‘Motherhood’ has a bad day
Whenever a movie requires Uma Thurman to wear glasses, it’s reasonable to think she’ll turn into someone else. Once, in a “Batman’’ movie, she actually did. She’s bespectacled again for “Motherhood,’’ and it saddens me to report that neither she nor this comedy turns into more than an argument against procreation.
Thurman plays Eliza Welch, the harried sort of woman who doesn’t realize that her stroller just ran you off the sidewalk. You’ve stood behind her at the coffee shop as the cellphone conversation she’s having blasts the entire store. She’s told you off for calling her “ma’am’’ or looked down her nose at you for, say, “just’’ being a roofer. I wish I were kidding when I tell you that Eliza has a blog called the Bjorn Identity (so named for the best-selling yuppie baby sling) and that she pollutes it with thoughts like, “Must a woman’s soul die because she’s a mommy?’’ But I’m not.
Most of the movie involves the day Eliza spends planning for her daughter’s sixth birthday party and her attempt to write a 500-word essay explaining what motherhood means to her. (For Highlights?) She lives on a block in New York’s West Village that a film crew (another one) has taken over. Her car gets towed. The baker misspells her daughter’s name. A bike courier/playwright admires the “poetical’’ view from her apartment. She retrieves the car then drives it to New Jersey in a tearful rage brought on by the frankness of the comments her husband (Anthony Edwards) makes while editing her essay. “What are you trying to say?’’ he asks.
Katherine Dieckmann wrote and directed “Motherhood,’’ and at the risk of incurring her rage: What is she trying to say? She’s made this movie in the spunky, pseudo-funky style of commercials for yogurt and fabric softener (cutely managed chaos, a tagline for every scene, relentless preciousness). Its hours-before-the-party chaos is like a version of “Mrs. Dalloway’’ that should air between a new episode of “Army Wives’’ and the network premiere of “Sorority Wars.’’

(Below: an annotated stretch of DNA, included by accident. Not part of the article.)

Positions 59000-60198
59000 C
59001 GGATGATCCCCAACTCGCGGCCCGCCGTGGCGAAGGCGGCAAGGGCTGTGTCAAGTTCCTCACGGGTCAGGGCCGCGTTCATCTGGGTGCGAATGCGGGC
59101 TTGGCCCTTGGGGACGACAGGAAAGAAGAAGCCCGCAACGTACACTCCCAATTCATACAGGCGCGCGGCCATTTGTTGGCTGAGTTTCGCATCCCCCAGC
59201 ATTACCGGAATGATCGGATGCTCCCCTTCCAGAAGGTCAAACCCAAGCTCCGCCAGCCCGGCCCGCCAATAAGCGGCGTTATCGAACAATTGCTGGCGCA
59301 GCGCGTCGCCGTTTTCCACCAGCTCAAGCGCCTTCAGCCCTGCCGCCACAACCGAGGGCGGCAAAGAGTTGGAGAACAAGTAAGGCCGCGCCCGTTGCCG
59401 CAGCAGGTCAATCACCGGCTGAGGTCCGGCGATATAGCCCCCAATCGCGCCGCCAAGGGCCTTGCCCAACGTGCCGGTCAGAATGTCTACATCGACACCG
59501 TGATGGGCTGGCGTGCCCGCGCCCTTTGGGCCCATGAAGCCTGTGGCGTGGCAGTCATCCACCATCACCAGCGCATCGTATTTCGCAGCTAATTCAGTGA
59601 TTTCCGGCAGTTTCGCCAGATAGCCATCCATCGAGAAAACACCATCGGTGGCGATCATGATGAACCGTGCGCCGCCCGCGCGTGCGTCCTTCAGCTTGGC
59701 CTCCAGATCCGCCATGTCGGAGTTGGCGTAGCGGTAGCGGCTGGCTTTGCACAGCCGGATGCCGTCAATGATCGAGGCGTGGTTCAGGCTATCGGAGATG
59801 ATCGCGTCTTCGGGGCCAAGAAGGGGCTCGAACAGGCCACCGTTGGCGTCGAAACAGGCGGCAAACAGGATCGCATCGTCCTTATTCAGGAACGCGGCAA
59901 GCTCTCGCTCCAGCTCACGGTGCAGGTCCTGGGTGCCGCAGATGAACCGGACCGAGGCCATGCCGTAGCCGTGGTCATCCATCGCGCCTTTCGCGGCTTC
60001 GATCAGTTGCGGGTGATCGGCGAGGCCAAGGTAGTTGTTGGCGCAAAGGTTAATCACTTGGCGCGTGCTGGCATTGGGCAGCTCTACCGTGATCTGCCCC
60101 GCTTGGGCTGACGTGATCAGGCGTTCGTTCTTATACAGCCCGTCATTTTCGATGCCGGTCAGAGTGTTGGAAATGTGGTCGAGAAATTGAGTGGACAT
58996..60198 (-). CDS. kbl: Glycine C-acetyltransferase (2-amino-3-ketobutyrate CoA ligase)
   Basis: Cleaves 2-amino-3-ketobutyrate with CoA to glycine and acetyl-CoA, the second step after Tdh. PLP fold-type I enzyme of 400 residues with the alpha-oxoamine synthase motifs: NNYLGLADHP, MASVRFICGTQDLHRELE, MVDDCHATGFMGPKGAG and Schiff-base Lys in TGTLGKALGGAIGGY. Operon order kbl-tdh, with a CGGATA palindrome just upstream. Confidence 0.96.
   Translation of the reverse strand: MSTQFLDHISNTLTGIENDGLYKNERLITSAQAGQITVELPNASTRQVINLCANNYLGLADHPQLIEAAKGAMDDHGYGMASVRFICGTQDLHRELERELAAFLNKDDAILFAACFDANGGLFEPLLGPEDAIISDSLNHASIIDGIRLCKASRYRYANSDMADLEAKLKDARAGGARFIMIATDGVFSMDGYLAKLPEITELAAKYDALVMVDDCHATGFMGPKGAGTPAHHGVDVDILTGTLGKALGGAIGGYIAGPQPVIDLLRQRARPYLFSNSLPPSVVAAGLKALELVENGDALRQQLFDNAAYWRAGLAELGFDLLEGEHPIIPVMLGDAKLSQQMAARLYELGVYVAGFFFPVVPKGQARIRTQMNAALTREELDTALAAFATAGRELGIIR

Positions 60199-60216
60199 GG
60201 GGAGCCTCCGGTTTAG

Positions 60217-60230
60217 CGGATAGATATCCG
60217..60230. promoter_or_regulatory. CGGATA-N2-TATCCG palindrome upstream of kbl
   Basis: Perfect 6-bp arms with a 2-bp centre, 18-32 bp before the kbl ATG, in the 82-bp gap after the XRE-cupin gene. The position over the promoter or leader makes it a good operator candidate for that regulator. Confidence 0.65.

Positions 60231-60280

The movie intends to satirize the combination of self-righteous entitlement and guilty sense of oppression certain bourgeois women have about motherhood. Every time it looks like Eliza might have a moment of real clarity, Dieckmann manages to present a character slightly more obnoxious just to keep her heroine likable (nice try). Even the young man who calls her a liberal hypocrite is unbearable.
There is one good scene that captures the silliness of parental playground vanity (“Jodie Foster alert!,’’ one mommy blurts out). And Minnie Driver has wisely been cast as Eliza’s pregnant British pal; she twists all her lines so that they sound either dirty or disposable.
You can see the movie wants to comment on all the frustrations of urban motherhood, but it does so only shallowly. How did having children kill Eliza’s “fiercely lyrical’’ fiction career? The movie isn’t that political or reflective. Instead, trendlets are name-checked (“momoirs’’ and mom jeans) and scenarios merely sketched, like how to walk the dog, carry a baby, curse out a driver, and move your car all at the same time. Eliza has no idea her life and the writing it inspires are cliches. Her production of offspring is none of my business. Reproducing her thoughts is another matter. She’d be the ideal test subject for a blog-control pill.
Wesley Morris can be reached at firstname.lastname@example.org.